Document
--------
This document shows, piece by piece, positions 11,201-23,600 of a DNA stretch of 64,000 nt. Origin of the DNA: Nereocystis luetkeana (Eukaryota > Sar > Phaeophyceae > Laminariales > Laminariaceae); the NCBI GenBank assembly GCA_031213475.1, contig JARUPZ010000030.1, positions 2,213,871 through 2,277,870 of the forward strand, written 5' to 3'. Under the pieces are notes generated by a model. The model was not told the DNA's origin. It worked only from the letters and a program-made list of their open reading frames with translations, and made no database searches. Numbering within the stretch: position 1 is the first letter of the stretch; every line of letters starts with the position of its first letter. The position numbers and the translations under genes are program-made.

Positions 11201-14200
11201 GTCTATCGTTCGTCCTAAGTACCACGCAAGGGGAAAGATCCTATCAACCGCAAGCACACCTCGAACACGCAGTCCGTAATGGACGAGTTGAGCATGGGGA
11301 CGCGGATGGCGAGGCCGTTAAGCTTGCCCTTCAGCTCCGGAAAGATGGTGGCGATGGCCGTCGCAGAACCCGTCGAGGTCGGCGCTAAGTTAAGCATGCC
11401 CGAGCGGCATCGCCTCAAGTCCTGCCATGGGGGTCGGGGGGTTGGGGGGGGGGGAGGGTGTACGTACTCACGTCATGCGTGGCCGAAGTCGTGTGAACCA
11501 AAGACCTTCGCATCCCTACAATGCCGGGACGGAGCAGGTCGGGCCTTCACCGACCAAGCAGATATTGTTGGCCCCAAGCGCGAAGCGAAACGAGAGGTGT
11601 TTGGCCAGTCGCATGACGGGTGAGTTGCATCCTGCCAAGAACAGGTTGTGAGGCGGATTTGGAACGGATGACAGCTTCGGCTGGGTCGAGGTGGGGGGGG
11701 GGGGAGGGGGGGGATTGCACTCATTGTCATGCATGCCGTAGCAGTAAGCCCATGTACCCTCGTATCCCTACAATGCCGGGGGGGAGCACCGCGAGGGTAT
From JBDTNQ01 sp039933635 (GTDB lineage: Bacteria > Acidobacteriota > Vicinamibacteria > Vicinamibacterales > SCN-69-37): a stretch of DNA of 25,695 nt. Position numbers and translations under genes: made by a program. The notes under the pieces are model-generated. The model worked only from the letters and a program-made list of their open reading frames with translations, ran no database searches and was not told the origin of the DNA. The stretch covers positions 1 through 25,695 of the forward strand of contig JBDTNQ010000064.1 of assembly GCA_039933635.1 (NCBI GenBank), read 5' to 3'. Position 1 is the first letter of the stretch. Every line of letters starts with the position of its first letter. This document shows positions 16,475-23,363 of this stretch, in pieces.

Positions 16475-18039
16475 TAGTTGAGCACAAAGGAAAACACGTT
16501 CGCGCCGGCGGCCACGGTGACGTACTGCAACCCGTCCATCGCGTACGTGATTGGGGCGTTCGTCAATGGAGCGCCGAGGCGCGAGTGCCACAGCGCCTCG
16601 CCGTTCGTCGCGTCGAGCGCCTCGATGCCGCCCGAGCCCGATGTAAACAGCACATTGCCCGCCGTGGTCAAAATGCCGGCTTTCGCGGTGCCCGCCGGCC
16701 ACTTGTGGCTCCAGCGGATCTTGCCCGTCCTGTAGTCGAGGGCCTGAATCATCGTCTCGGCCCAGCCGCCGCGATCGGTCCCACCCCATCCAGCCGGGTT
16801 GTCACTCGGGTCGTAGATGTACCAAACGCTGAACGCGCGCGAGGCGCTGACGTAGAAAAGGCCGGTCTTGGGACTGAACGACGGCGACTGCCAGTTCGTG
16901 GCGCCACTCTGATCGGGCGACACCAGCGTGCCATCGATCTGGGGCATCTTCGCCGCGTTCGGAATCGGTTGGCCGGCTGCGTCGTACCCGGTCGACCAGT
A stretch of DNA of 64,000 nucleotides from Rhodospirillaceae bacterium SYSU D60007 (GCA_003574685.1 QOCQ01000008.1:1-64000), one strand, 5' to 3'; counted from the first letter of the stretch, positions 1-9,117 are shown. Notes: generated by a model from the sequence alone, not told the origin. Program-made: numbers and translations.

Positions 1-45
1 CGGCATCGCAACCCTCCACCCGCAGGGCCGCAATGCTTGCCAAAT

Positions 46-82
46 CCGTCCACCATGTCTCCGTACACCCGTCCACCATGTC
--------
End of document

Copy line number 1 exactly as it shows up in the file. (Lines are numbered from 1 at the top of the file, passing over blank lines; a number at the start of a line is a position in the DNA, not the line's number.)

This document shows, piece by piece, positions 11,201-23,600 of a DNA stretch of 64,000 nt. Origin of the DNA: Nereocystis luetkeana (Eukaryota > Sar > Phaeophyceae > Laminariales > Laminariaceae); the NCBI GenBank assembly GCA_031213475.1, contig JARUPZ010000030.1, positions 2,213,871 through 2,277,870 of the forward strand, written 5' to 3'. Under the pieces are notes generated by a model. The model was not told the DNA's origin. It worked only from the letters and a program-made list of their open reading frames with translations, and made no database searches. Numbering within the stretch: position 1 is the first letter of the stretch; every line of letters starts with the position of its first letter. The position numbers and the translations under genes are program-made.